17 Years of Sivaji: A Technically Challenging Film of Its Time!

PUBLISHED DATE : 17/Jun/2024

17 Years of Sivaji: A Technically Challenging Film of Its Time!

Recently, Rajiikanth starrer Sivaji: The Boss (2007) celebrated 17 years of release. The movie with story, screenplay, direction by S. Shankar and dialogues by the late Sujatha (S. Rangarajan), was a venture of AVM Productions, had the late KV Anand for cinematography, and ace composer AR Rahman for music. 


Sivaji: The Boss (2007) was the most hyped film of it's time, uniting 'Superstar' Rajinikanth and Tamil cinema's most sought-after director Shankar. Unlike Enthiran (2010), a sci-fi film that relied heavily on technical advancements, and Rajinikanth-Shankar duo's most famous film to date, Sivaji (as it is mononymously known) was a proper commercial flick that presented significant technical challenges, all masterfully handled by Shankar and his team.


A curation of all the technical challenges, the team overcame:


1. Vaaji Vaaji Song

Shankar is known for grandeur in his films, and Sivaji was his most ambitious commercial project. Filming took 14 months, with only 65 days for talkie portions; the rest was dedicated to songs and action sequences. Shankar's vision demanded this effort. For Vaaji Vaaji, composed by AR Rahman, art director Thotta Tharani built a four-story Babylonian palace in 30 days at Ramoji Rao Film City, featuring 80 to 100 dancers.

DOP KV Anand, filming with Super 35 mm, faced challenges in lighting the massive set. The single song cost Rs. 3.5 Cr. Vaaji Vaaji ended up exemplifying director Shankar's grand vision.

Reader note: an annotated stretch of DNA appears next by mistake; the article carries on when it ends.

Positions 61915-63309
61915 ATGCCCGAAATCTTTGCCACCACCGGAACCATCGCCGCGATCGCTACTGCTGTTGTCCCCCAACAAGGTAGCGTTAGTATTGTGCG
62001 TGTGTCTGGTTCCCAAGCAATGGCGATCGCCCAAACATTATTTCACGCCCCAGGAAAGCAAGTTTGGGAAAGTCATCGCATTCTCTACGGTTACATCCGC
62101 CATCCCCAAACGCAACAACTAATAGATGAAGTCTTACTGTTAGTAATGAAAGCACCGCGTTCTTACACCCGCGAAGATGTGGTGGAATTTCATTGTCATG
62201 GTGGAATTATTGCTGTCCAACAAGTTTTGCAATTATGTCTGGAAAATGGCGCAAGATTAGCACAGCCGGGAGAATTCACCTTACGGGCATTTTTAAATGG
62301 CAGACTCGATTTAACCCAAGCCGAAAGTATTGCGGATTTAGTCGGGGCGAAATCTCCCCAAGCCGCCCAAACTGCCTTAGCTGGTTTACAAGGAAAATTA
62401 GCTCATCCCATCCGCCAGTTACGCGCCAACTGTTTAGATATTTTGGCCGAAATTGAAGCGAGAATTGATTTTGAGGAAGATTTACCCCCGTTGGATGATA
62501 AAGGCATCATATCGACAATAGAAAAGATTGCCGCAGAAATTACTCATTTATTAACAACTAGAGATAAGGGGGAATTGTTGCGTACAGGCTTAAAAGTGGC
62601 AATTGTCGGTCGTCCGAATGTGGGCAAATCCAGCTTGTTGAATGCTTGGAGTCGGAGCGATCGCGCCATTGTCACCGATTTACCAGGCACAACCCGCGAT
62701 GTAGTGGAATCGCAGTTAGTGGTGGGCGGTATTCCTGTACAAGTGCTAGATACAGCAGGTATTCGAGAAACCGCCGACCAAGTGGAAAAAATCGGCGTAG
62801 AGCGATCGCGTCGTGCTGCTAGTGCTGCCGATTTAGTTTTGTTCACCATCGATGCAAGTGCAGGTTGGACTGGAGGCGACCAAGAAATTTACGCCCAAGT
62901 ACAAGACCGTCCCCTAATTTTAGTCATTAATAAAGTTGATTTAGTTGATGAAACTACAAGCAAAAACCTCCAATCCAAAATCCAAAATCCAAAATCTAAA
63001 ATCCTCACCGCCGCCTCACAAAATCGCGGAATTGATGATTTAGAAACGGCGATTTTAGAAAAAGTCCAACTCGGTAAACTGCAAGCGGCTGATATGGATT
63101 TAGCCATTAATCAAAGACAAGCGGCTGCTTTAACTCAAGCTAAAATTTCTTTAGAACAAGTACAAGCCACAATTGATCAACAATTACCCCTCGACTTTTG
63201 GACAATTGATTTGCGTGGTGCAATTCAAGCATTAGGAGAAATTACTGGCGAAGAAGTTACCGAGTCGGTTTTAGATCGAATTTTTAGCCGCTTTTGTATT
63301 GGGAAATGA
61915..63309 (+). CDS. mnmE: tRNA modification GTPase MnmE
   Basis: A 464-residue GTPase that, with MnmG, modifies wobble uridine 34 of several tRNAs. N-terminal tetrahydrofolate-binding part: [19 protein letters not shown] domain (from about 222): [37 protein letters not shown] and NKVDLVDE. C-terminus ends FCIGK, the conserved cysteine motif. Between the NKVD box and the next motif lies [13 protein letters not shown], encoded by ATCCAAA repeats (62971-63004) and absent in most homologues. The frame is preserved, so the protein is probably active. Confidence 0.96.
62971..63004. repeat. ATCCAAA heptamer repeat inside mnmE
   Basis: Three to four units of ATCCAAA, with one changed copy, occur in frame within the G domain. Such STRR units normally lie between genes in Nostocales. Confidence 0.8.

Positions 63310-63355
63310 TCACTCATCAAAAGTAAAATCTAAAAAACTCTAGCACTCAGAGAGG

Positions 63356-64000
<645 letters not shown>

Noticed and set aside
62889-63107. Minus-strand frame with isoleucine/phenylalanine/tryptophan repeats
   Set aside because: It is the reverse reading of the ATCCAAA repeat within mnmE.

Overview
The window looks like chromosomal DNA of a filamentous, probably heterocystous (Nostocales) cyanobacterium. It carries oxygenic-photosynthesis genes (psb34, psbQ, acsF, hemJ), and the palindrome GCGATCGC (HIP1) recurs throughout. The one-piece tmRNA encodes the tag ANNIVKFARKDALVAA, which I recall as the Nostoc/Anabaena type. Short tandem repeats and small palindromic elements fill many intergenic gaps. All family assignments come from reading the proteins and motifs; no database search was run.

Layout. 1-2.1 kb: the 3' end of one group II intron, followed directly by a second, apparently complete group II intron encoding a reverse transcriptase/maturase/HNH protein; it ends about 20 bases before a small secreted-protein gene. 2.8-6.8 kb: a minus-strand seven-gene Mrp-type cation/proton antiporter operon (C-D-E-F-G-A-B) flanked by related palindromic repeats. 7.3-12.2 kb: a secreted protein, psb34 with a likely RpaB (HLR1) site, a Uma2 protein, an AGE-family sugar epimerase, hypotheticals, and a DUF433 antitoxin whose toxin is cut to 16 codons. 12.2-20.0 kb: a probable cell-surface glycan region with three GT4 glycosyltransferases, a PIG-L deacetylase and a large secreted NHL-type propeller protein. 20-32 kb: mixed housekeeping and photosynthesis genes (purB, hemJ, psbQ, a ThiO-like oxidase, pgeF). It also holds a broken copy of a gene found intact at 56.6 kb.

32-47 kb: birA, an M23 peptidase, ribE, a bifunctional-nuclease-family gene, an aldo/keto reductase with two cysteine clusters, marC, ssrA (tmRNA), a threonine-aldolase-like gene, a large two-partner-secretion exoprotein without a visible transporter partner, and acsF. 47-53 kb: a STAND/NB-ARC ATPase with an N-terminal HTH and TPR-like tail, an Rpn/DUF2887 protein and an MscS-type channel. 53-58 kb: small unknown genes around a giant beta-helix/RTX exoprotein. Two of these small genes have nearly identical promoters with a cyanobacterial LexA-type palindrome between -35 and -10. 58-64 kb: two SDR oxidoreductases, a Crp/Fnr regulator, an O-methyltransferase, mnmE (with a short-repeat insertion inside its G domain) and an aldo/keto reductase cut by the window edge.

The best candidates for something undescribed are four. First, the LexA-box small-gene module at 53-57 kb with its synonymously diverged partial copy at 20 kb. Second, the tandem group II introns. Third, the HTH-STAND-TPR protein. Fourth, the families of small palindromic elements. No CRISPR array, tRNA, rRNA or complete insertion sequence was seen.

2. Sahana Song

Sahana was another challenging song to shoot in #Sivaji, as Shankar wanted something unique. Initially, art director Thotta Tharani suggested a glass dome depicting the four seasons. However, Shankar specifically wanted a desert and flowers theme. Tharani then created a setup with waterfalls and flowers on one side, and a desert and rocks on the other.


The domes were in square, circular, and pyramid shapes, with water falling from a height of 50 meters. They used acrylic and normal glass for construction, and it took 30 days to build. Cinematographer KV Anand faced a challenging task in providing proper lighting with the glass elements. He was on sets for 3 days planning how to light the glass house.

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